Hagerty contacted the DVSA and Lilian Greenwood MP, Chair of the Transport Select Committee, who we asked to push for the web pages to be updated to reflect the correct historical exemption status. We’ll keep you updated of any progress.

Useful links:

MOT Check Online: Click here.

Tax Status Online: Click here.

Advice for MOT testers covering ‘Substantial Change’: Click here.

Join the Discussion

7 reader comments

  • 1
    Terry Dromore Co Down November 05, 2019 at 2:49pm
    In Northern Ireland (which at the moment is still part of the UK!) the exemption of MOT is still pre 1 Jan 1960 manufacture or first reg. Swansea do not liaise with the NI MOT which makes the situation complicated over here. On line V112 forms have been altered for the 40 year rule so the NI V112 has to be obtained from a post office - if they still have stocks. My problem however is that the on line registration details for my car shows manufacture as 1960, the same year as first reg - this is incorrect as I have the BMIHT certificate confirming the manufacture date as 1959. Do Swansea care - no they don't, three letters, two of which were posted signed for and received have been ignored to date, the third one included my V5C and certificate as advised by an uninterested telephone answerer at DVLA, will I ever see them again?
  • 2
    Ian McAdam Surrey November 05, 2019 at 4:43pm
    I think £50 for an expert annual check of the safety of my old Morris Minor is well worth it, regardless of whether it is required by DVSA or not.
  • 3
    Derek Athey Honiton, Devon November 05, 2019 at 5:49pm
    Having just read your newsletter and the article about MoT expiries being flagged by DVLA website, this prompted me to check one of my own classic's MOT status. To my horror found it also was flagged up Red as having expired, despite declaring it exempt at my road tax renewal when it's then MoT was still current. So online declarations are not secure.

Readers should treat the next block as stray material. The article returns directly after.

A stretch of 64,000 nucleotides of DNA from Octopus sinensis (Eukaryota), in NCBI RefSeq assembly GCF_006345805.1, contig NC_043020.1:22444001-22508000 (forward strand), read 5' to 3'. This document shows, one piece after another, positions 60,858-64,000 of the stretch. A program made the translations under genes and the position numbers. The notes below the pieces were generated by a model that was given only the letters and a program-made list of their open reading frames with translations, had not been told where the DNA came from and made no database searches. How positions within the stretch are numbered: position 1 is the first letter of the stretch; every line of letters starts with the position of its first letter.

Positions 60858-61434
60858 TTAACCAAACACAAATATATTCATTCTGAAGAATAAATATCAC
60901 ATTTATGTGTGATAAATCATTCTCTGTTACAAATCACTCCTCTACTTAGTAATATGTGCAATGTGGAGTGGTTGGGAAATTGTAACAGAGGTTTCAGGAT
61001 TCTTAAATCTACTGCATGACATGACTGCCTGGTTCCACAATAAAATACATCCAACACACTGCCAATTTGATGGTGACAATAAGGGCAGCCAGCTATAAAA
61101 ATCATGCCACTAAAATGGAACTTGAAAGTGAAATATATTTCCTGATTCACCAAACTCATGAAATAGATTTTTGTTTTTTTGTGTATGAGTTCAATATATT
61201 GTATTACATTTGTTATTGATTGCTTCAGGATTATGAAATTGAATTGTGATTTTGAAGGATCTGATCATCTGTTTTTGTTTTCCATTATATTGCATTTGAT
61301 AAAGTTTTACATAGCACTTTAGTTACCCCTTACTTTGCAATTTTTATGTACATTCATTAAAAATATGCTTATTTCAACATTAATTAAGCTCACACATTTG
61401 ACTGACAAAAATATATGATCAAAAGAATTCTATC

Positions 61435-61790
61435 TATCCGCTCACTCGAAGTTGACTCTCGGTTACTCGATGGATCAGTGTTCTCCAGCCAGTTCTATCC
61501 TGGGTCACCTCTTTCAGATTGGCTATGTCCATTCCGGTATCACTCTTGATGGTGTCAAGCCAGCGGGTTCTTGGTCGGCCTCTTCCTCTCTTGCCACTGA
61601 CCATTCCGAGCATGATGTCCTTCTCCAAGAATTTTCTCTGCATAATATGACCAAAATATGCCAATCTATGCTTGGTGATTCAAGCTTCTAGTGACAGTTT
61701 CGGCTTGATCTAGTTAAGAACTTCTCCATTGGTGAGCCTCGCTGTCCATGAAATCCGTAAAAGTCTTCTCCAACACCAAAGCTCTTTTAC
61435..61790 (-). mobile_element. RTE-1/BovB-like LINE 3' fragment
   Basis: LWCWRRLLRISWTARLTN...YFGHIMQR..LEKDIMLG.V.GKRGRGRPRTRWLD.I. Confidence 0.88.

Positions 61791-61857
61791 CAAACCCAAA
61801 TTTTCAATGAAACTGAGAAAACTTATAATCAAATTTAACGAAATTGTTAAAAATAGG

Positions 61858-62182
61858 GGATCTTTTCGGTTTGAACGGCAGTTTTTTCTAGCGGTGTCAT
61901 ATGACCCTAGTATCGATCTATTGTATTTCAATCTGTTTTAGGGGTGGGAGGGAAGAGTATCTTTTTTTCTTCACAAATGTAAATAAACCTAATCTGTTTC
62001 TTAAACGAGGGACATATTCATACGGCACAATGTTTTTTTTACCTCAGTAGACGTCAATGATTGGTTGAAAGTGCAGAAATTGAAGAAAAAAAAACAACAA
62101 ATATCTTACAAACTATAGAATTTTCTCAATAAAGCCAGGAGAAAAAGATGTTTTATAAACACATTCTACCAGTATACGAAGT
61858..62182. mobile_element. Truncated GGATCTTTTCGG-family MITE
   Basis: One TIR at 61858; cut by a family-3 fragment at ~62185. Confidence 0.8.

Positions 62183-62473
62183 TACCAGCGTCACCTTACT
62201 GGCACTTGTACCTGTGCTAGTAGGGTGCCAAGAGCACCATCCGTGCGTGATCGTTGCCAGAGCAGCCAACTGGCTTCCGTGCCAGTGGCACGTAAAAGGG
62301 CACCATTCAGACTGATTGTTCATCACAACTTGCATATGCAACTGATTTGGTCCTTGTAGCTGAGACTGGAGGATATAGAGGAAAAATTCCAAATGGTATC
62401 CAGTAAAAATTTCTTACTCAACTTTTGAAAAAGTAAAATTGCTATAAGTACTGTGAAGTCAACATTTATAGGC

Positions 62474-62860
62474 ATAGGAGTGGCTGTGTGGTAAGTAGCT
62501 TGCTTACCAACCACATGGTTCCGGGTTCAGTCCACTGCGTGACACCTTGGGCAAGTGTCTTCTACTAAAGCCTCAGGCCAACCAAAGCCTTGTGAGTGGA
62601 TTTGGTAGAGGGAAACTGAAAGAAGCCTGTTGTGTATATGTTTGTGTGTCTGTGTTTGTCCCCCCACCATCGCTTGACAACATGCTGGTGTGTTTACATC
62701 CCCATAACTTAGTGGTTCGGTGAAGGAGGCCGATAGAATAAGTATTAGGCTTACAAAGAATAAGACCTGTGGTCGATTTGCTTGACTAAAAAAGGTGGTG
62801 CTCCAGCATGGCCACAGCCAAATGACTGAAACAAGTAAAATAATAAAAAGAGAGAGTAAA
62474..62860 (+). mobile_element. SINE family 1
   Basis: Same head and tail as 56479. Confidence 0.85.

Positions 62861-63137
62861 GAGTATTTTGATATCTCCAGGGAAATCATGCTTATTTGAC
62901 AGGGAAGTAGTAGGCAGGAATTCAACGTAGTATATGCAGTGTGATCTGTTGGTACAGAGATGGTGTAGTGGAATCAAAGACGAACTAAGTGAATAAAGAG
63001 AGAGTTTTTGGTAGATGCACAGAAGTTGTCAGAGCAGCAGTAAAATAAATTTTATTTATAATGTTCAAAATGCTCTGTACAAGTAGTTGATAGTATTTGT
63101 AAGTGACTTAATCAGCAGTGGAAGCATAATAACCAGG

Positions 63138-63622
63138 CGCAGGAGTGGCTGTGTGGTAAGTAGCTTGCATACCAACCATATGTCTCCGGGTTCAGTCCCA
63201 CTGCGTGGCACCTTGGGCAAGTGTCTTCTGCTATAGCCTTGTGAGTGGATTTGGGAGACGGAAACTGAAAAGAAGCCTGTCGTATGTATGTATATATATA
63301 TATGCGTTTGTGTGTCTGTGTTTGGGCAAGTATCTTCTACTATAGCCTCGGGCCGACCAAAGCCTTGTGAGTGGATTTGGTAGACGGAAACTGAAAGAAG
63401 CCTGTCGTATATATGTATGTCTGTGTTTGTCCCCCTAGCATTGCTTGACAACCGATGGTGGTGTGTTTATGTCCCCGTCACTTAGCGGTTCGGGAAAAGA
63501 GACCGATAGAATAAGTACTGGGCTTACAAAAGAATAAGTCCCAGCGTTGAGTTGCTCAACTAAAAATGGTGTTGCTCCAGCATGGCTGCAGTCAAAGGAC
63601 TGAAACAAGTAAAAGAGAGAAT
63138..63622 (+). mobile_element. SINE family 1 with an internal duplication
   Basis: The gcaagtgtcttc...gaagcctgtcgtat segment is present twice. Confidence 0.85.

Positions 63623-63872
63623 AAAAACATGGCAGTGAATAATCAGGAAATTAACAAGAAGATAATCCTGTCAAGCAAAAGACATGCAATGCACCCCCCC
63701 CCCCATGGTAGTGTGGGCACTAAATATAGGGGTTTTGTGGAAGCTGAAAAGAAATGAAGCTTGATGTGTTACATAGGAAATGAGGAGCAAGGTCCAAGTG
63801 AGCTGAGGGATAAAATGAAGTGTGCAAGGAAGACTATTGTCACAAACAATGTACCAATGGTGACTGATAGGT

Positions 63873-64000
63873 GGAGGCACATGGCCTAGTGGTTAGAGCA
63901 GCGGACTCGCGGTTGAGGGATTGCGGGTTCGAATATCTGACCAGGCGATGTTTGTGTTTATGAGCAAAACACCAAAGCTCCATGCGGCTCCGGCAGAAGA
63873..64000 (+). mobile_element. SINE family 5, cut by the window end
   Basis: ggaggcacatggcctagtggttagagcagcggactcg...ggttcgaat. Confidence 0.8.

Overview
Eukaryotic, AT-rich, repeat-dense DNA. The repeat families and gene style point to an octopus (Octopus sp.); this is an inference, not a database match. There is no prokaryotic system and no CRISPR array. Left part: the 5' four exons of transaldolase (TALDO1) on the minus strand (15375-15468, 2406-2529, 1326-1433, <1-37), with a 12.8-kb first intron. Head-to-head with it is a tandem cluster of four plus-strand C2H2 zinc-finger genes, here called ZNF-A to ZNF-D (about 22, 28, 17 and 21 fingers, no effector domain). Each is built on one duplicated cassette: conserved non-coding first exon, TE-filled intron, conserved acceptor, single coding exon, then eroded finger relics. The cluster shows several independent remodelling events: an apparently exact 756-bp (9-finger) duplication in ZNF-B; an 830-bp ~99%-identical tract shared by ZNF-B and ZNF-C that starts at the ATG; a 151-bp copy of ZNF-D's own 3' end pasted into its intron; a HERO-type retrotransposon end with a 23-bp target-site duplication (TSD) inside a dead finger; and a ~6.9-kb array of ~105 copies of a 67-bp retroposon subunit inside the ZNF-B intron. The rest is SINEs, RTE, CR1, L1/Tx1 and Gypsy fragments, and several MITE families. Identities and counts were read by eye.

• 4
    John Underwood Hertfordshire November 05, 2019 at 7:41pm
    Interesting article re.MOT exemption. Thought I would check my 54 year old classic on the DVSA web site and indeed it does show the red banner with MOT expired, even though I declared my vehicle was exempt online. My immediate thought was what information would flag up on ANPR cameras in police vehicles and what would be their response?
  • 5
    Michael Fenner Newton Abbot, Devon. November 06, 2019 at 1:09am
    I think some of these problems came about by conflicting information issued by various parties at the time the MOT exempt ruling for cars over 40 years old came into being. Some Post Offices sent in the V112 form whilst others looked at it & handed it back. At this time there was not a way of putting this information onto the DVLA computer system by the P.O.. Some weeks later this was changed. In my opinion when a vehicle qualifies to be exempt the v112 should be used & submitted to DVLA & then a tick box on the annual renewal form could be used.
  • 6
    John Mayhead Hagerty, Towcester November 06, 2019 at 3:45am
    We've just had responses back from DVSA and Lillian Greenwood, MP. The former admits it is a glitch in their system, and suggests (as we do) people should use the Tax check online page instead. The latter told us that due to the General Election, the Committee is now disbanded. We'll take this up again next year.
  • 7
    Derek Athey Honiton, Devon November 06, 2019 at 7:30am
    Having now checked all three of my Historic Vehicle and MoT exempt cars using the online MoT check, I found that they ALL flag up Red as having expired MoT tests, despite two having been renewed and declared exempt since the introduction in 2018. Clearly the online DVLA system isn't recognising the declarations made when taxing the vehicles. ANPR must be recording exemption otherwise I would have been prosecuted more than once by now!